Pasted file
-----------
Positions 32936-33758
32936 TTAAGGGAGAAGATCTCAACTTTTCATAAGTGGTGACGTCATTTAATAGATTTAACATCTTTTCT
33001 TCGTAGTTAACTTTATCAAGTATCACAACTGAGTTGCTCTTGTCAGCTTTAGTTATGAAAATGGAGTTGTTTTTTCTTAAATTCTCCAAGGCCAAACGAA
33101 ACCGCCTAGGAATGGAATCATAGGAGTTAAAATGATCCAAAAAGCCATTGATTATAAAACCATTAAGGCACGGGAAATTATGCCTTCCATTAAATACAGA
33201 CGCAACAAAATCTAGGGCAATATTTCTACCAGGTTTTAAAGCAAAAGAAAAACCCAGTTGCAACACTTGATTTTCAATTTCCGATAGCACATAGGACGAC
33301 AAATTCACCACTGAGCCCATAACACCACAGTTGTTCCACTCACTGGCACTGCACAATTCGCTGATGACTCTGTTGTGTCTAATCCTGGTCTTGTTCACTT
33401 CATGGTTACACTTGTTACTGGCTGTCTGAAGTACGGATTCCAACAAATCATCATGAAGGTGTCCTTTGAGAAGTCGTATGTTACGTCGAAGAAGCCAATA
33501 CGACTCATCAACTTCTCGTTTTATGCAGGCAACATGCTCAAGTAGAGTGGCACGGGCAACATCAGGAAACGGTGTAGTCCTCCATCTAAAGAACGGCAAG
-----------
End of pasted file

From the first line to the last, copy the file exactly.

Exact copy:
Positions 32936-33758
32936 TTAAGGGAGAAGATCTCAACTTTTCATAAGTGGTGACGTCATTTAATAGATTTAACATCTTTTCT
33001 TCGTAGTTAACTTTATCAAGTATCACAACTGAGTTGCTCTTGTCAGCTTTAGTTATGAAAATGGAGTTGTTTTTTCTTAAATTCTCCAAGGCCAAACGAA
33101 ACCGCCTAGGAATGGAATCATAGGAGTTAAAATGATCCAAAAAGCCATTGATTATAAAACCATTAAGGCACGGGAAATTATGCCTTCCATTAAATACAGA
33201 CGCAACAAAATCTAGGGCAATATTTCTACCAGGTTTTAAAGCAAAAGAAAAACCCAGTTGCAACACTTGATTTTCAATTTCCGATAGCACATAGGACGAC
33301 AAATTCACCACTGAGCCCATAACACCACAGTTGTTCCACTCACTGGCACTGCACAATTCGCTGATGACTCTGTTGTGTCTAATCCTGGTCTTGTTCACTT
33401 CATGGTTACACTTGTTACTGGCTGTCTGAAGTACGGATTCCAACAAATCATCATGAAGGTGTCCTTTGAGAAGTCGTATGTTACGTCGAAGAAGCCAATA
33501 CGACTCATCAACTTCTCGTTTTATGCAGGCAACATGCTCAAGTAGAGTGGCACGGGCAACATCAGGAAACGGTGTAGTCCTCCATCTAAAGAACGGCAAG